So the great defector Douglas Carswell took his majority with him over to Ukip yesterday, trashing his Tory rival and adding a few thousand more votes into the bargain. Less predictably, Ukip came within 700 votes of taking away a 5,000 Labour majority in the Heywood and Middleton byelection. No one anywhere left of centre can pretend this isn’t bad news, because even within the dismal panorama of British politics, Ukip’s seemingly inexorable rise is deeply depressing and disturbing.
For this is a party without a single generous instinct, which appeals to the most primitive and hateful instincts of the British population. There is nothing in Ukip or its constituency remotely comparable to the progressive vision at the heart of the Scottish YES campaign. For a brief period the Scots genuinely shook the British elite.
Ukip is a fake rebellion against the status quo led by some of the most opportunistic would-be gravy trainers in British politics, a British tea party movement that presents Europe as the source of all evil, and whose headbanging loathing of the European Union derives its emotional appeal primarily from British phobias about immigration.
Anyone needing to be reminded what kind of party this is, doesn’t need to look far. Yesterday, on the same day that voters went to the polls, the Supreme Leader Nigel Farage was in Newsweek suggesting that immigrants with HIV and convicted murderers should not be allowed into the UK.
These comments were condemned by the Terence Higgins Trust, which said that Farage should feel ‘truly ashamed of himself.’ In order to feel shame you need to have a conscience and a moral compass to begin with, and a man who will use the murder of a schoolgirl to foment hatred and fear of foreigners clearly doesn’t have neither.
His HIV comments may be due to ignorance, or an ‘outrageous lack of understanding of the issue’ as the Terence Higgins Trust suggested, but I doubt it. Because Farage’s calculated association between foreigners, disease and murder belongs to the classic British xenophobic tradition, in his attempts to establish imaginary clear blue water – or at least the dirty greenish waters of the Atlantic – between a virtuous (and healthy) British majority defined in the first person plural and an endless array of diseased foreigners and murderers who threaten us.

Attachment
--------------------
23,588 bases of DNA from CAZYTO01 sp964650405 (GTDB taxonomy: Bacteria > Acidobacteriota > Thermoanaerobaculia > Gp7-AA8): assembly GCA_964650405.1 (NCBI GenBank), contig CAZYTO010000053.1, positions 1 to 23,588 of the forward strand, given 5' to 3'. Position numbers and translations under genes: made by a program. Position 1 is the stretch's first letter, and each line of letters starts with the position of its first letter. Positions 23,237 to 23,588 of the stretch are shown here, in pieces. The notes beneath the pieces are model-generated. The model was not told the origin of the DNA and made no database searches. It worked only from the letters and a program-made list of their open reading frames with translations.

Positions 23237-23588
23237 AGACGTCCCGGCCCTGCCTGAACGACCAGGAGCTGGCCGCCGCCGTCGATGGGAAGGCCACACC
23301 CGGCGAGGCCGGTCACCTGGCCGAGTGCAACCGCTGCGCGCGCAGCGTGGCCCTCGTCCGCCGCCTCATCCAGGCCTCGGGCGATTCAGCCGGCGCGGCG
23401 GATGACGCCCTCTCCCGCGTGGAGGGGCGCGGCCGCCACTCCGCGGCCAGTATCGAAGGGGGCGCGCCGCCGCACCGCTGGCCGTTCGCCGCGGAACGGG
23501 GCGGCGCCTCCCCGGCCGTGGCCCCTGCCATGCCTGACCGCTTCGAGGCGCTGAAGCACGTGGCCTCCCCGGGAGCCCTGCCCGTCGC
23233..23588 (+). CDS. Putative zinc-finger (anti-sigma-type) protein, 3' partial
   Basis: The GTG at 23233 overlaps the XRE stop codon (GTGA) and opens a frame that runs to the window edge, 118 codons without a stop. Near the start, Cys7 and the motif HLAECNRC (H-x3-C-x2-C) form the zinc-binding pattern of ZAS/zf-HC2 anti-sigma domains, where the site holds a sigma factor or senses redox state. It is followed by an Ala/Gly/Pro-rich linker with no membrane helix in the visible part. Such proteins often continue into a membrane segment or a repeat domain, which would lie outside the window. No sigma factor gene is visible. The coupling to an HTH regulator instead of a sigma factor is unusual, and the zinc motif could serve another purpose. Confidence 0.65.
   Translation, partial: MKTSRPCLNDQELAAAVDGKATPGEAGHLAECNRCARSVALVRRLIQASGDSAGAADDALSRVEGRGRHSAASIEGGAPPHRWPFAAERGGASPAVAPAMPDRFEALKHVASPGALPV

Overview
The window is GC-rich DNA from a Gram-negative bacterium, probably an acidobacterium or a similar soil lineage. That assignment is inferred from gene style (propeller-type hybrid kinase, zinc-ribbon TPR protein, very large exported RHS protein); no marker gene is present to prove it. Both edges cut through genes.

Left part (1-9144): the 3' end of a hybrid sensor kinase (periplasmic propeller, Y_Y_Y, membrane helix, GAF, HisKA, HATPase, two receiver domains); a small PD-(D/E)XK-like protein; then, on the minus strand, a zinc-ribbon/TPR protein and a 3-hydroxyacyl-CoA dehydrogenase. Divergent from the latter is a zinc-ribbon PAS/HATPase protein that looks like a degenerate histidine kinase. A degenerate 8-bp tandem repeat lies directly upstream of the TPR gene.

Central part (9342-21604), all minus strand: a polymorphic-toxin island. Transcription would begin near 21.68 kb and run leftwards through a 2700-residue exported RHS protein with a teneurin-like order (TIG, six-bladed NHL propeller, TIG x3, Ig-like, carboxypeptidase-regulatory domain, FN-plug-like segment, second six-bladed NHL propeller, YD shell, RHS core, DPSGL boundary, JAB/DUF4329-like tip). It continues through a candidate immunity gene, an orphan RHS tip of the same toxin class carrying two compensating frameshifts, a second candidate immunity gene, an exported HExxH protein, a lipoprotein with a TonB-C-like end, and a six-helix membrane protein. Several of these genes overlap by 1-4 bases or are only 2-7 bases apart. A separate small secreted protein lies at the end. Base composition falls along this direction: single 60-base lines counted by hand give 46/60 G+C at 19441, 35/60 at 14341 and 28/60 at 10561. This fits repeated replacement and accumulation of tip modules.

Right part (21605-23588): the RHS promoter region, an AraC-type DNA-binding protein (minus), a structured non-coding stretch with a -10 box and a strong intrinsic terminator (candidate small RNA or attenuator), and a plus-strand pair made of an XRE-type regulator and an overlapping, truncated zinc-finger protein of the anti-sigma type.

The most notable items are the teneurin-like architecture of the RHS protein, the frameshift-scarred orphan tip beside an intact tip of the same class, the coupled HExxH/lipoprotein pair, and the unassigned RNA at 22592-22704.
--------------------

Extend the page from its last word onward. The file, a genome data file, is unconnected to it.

This is why Farage refused to apologise for his comments on Sky News yesterday, on the grounds that ‘We cannot take people with life-threatening diseases. The NHS is here for our people.’
There is nothing ignorant about these statements. On the contrary, they are cunning and manipulative, in their attempts to combine anti-foreigner loathing with popular attachment to ‘our NHS’ – the same NHS which Farage and his new MP would like to privatise.
So this is a party with its feet well and truly planted in the gutter, and the fact that so many people want to vote for it is a bleak testament to the moral and intellectual poverty of British politic. Ukip’s seemingly inexorable rise isn’t just due to its own efforts. It follows decades of relentless and savage anti-immigrant rhetoric from three-quarters of the British media, which all three parties have pandered to and to some extent legitimised and encouraged.
There are those who suggest that Ukip is no longer just a form of blazered, yachting shoe Powellism, but some kind of blue collar rebellion by working class voters undermined by the immigrant hordes, who have taken over ‘our’ classrooms, doctors surgeries and taken ‘our’ jobs.
For sure there are areas of the country that have experienced rapid migrant influxes, which under-resourced schools and health services have struggled to cope with. There have also been some sectors in which migrant labour has undercut the locals, even if the evidence to prove this is not nearly conclusive. But these are problems of resources and the enforcement of the minimum wage, of the weakness of trade union organization, of falling living standards and low wages in an era of crisis and ideologically-driven ‘austerity.’
What is striking about Ukip is how often, as in Clacton, it picks up votes in areas with very low immigration, and feeds on attitudes and prejudices that are not based on lived experience.
But the great danger of Ukip isn’t just Ukip itself. For all Farage’s bragging about political earthquakes, his party is unlikely to get many MPs in the forthcoming election, and it will be surprising if it even gets into double figures.
But the danger is that all the three main parties will try and prevent the bleeding away of votes by appealing to the anti-immigrant sentiment on which Ukip feeds, with all the bigotry, nativism, and coded ‘colour-less’ racism that this entails.
In doing so, they are likely to ‘Ukipize’ British politics still further, with more restrictions and punitive anti-migrant measures to demonstrate that they are addressing public ‘concerns’, more populist rhetoric about migrants learning English and adopt ‘British values’, more warnings about multiculturalism and ‘social cohesion’.
All this is likely to intensify and legitimise the very ugly and very nasty sentiments that have given Ukip its first MP. And in doing so it will transform Ukip not so much into a political ‘earthquake’, but into a political Chernobyl, that contaminates everything around it.